Better wind turbines also have a tail fin, which has dual purposes of;
Maintaining the plane of the rotor perpendicular to the wind direction as it changes, thus maximising the available wind to power the rotation of the rotor piece.
Balancing the rotor piece so that the net weight of the wind turbine is on top of its suport, meaning the structural stress on the support is balanced & thereby minimised (ie. so that the centre of mass is directly over the support or slightly on the rotor side to allow some adjustment to average wind force).
Physical Principles of Rotor Rotation
It is important to note that modern wind turbines are based on the concept of speed of roration rather than the amount of work done by the rotation of the rotor. This is evident in the difference seen between the wind turbine & windmill, whereas the former is designed for speed, the latter is designed for work. It must therefore be concluded that the relative physical load of modern wind turbines is light.
The physcal principles affecting the speed of rotor rotation can be summarised as follows;
The surface area, number of, & angle of the rotors to the wind direction.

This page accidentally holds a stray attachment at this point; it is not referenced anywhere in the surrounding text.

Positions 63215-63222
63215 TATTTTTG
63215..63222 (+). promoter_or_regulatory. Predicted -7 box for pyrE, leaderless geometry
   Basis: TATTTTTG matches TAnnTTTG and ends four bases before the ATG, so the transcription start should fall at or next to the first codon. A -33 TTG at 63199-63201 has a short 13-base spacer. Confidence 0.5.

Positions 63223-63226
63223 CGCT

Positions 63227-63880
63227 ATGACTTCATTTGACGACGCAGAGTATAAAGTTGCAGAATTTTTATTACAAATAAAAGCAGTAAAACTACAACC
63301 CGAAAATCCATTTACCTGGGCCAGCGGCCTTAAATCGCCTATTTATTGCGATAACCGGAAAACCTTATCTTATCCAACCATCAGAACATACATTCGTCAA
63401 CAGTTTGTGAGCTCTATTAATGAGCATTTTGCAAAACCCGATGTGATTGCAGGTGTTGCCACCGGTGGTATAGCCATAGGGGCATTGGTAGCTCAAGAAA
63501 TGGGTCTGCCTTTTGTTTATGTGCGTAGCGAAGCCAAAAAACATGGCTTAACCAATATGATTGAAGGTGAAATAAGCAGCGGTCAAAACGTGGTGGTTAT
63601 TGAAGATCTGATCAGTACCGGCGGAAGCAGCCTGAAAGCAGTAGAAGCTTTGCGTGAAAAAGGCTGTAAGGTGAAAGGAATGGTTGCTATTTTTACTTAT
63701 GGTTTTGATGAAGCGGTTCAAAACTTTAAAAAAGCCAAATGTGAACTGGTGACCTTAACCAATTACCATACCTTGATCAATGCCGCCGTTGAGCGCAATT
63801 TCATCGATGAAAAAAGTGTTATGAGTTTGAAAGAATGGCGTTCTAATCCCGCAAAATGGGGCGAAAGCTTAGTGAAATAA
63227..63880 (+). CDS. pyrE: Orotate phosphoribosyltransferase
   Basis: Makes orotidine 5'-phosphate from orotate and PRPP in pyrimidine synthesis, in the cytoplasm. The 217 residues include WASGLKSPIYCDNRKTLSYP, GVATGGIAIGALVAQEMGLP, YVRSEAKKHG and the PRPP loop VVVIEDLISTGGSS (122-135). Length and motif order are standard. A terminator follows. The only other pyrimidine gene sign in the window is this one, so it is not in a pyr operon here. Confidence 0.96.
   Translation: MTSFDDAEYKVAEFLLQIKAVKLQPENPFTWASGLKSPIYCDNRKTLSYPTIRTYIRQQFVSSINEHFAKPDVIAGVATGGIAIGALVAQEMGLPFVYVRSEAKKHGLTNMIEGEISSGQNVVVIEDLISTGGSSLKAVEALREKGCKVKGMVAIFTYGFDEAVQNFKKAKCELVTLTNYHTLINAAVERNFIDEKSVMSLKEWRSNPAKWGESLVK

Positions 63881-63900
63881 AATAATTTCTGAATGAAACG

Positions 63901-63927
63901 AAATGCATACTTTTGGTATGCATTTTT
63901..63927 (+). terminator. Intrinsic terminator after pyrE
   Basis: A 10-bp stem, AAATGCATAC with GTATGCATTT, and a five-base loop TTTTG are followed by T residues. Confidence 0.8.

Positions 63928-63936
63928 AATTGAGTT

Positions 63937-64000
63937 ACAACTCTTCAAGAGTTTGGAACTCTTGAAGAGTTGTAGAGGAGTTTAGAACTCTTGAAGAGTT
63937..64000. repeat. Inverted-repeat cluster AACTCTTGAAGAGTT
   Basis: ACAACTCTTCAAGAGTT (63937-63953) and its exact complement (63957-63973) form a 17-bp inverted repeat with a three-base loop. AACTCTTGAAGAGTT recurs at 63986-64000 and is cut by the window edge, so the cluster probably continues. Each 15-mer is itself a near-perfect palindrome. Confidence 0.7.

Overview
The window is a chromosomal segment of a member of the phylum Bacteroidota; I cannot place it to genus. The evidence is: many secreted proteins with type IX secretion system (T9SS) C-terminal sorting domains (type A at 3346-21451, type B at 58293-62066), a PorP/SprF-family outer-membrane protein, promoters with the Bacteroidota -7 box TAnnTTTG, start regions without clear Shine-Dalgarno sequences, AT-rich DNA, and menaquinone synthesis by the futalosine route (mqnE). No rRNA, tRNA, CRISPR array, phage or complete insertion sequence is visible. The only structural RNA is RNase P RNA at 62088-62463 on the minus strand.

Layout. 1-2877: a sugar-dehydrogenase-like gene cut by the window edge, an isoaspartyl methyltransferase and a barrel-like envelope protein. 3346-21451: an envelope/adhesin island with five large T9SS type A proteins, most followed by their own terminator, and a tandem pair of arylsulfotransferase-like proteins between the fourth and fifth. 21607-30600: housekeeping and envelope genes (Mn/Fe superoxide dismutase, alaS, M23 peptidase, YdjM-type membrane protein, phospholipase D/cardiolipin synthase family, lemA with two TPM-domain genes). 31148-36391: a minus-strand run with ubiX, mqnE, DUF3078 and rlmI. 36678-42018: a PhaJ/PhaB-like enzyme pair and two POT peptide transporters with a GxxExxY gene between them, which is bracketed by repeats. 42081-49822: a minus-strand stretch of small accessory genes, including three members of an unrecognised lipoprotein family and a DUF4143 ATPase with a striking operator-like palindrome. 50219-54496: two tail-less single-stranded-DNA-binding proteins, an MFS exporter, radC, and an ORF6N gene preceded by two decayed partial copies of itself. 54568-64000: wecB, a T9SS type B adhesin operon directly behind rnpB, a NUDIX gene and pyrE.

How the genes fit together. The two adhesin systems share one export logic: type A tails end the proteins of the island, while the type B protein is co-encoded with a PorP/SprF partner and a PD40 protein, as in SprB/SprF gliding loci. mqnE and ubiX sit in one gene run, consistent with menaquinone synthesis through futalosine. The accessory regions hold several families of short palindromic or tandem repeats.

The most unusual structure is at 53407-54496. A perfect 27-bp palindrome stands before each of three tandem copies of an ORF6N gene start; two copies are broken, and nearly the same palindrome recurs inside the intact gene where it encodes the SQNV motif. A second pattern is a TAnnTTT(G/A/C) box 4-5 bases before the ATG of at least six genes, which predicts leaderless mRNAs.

The angular momentum of the rotor piece, which is dependent on the design & weight distribution of the rotor piece.
Air resistance to rotation (ie. drag when the rotors are rotating faster than the wind).
Internal friction & electromagnetic force resistance to magnet rotation in the generator.
Wind Power Torque on the Rotor Piece
Rotational force (ie. torque) on the rotor piece for a set wind speed increases with the radius, number, and surface area of blades. The angle of the blades is also important in rotational force, which is maximised at 45 degrees to wind direction.
Considering one blade at radius r & angle of Ø to the rotor with wind force F, then the torque on the blade at radius r from the shaft can be expressed per unit area of blade as follows;